If you are moved by the work that you do, then success is just an afterthought.” @gabbybernstein
@BreneBrown said something similar at this year’s #mom2summit when asked about how she reached the level of success she’s at today. Her answer was “20 years.”
Time. Failure. Wins. Editing. But not changing the core of the work itself. Because that work is coming straight from the heart. Life work.
When our work doesn’t have our heart, our products then reflect the confusion or forced effort. It may conjure excitement and energy in the early stages, as we’re excited too, but it’s not sustainable long-term. Because that heart work gets boring and laborious and lonely. Our heart, the source of the work itself, keeps that shit going.
But, how do we even discover what our heart’s work is (because I know you are asking yourself that question right now)?
That’s a tough one to answer because that’s a very personal journey for you and I. All I know is that our heart and core *has* to be healthy, stable, and maintained for our heart’s work to have clarity. It cannot blossom without clarity from the beginning.
When I was at my darkest place in life, only a little over a year ago, it was impossible for me to contribute fully to my heart’s work. My core was unhealthy and in pure survival mode. What I gave to my work was what I had to do to feed and house my family and I. I also had to get mental and physical health care or I would have literally stayed in bed during my “work time.”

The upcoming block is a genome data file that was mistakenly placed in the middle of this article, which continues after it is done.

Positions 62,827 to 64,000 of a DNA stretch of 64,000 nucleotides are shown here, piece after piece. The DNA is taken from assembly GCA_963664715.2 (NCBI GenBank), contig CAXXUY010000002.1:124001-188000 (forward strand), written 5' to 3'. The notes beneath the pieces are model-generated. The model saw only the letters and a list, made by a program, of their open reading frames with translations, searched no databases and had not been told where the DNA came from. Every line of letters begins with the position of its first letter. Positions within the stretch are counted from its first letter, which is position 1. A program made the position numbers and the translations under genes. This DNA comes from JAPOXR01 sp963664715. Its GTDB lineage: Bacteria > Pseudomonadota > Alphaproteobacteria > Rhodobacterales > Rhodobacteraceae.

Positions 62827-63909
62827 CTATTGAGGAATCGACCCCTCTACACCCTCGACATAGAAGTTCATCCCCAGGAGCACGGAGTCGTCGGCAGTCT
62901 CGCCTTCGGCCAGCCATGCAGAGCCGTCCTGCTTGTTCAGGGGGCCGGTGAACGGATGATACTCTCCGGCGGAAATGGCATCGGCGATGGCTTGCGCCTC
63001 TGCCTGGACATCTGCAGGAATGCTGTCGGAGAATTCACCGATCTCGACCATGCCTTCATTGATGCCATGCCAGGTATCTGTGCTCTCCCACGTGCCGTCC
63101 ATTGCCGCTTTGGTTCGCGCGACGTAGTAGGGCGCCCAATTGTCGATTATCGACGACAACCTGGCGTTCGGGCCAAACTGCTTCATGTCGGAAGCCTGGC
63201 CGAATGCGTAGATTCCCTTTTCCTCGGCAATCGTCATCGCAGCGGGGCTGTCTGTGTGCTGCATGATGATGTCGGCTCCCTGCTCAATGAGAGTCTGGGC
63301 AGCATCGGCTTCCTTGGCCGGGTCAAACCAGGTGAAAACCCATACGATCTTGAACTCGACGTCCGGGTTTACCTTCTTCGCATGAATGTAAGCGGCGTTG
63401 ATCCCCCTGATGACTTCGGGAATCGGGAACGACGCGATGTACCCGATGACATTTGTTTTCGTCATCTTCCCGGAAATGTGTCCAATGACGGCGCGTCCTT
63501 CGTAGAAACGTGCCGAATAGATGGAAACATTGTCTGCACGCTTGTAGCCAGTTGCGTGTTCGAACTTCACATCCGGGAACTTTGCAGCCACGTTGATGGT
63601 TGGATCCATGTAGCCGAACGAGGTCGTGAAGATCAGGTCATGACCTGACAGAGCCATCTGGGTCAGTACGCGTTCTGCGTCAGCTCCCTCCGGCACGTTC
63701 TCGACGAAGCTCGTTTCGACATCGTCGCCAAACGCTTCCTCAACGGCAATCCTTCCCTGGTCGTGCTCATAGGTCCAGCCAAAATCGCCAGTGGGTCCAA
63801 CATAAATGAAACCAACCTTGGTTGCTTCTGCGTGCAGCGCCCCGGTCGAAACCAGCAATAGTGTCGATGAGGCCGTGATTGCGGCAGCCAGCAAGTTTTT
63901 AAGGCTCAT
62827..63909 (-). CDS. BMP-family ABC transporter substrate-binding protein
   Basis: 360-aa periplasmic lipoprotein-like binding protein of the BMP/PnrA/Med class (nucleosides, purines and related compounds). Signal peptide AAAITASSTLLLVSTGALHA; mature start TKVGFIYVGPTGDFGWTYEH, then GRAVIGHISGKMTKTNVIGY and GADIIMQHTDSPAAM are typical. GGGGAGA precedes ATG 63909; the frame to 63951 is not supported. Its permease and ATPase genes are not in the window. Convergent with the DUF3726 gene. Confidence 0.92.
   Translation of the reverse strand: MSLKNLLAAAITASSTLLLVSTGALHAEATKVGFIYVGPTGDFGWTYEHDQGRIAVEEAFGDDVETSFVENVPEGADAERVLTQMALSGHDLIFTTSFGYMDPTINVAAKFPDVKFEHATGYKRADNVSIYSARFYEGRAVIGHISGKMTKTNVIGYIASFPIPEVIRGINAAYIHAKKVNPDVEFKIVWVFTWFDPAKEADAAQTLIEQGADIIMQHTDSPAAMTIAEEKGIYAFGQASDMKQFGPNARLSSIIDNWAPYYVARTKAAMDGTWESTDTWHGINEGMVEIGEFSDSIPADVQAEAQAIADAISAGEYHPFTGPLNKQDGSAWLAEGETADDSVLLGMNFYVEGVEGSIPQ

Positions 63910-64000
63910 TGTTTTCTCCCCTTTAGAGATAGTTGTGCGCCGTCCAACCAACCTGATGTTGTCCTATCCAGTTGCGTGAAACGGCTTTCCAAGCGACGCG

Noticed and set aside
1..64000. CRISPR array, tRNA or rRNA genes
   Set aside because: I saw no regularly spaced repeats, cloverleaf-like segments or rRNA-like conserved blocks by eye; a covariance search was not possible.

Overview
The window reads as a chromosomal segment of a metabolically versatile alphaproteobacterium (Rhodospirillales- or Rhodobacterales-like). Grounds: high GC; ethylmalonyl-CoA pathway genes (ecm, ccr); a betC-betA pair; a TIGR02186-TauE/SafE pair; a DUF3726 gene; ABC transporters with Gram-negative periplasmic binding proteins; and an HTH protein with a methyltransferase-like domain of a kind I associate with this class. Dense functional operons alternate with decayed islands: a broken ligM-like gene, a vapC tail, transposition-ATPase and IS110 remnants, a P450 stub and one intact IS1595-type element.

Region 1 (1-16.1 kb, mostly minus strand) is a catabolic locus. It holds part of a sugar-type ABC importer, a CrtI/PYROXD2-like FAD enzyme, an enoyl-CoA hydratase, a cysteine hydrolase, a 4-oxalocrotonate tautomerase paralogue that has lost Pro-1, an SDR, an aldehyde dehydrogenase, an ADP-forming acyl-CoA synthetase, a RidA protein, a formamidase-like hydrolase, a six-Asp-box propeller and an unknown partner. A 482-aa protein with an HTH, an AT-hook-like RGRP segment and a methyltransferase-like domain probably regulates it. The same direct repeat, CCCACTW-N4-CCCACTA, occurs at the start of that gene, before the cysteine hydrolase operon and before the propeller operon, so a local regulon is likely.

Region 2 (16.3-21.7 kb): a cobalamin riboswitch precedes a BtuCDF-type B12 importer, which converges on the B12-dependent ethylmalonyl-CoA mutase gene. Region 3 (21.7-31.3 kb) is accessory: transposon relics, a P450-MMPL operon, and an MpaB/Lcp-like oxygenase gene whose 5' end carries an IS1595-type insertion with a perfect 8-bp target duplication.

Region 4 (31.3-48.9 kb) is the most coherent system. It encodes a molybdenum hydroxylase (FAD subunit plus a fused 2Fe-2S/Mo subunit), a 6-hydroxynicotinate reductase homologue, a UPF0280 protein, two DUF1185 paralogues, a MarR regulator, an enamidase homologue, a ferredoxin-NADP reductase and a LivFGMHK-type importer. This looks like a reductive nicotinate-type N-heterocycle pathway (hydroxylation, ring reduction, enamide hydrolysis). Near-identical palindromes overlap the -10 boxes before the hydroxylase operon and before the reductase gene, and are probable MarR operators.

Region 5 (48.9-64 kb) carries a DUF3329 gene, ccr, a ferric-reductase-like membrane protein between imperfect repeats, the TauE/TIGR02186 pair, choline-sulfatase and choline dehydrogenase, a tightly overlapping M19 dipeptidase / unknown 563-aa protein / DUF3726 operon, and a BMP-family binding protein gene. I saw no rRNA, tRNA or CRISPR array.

If I had not laid a foundation of heart work 9 years prior, I would have…I don’t even know what I would have done. Honestly. Definitely not my heart’s work, I know that much.
When I started my work nearly 11 years ago, I did it from a place of connection with humans, creativity, and building freedom and opportunity for my family. AND OH HOW I AM GRATEFUL for those years of investment before I was pushed off a cliff. That investment kept my kids and me safe when the darkness appeared, and when the darkness got brighter, the work welcomed us back.
I know “success” is a subjective term, but for me, success was surviving that very dark time. And I owe past Amy’s heart work for that.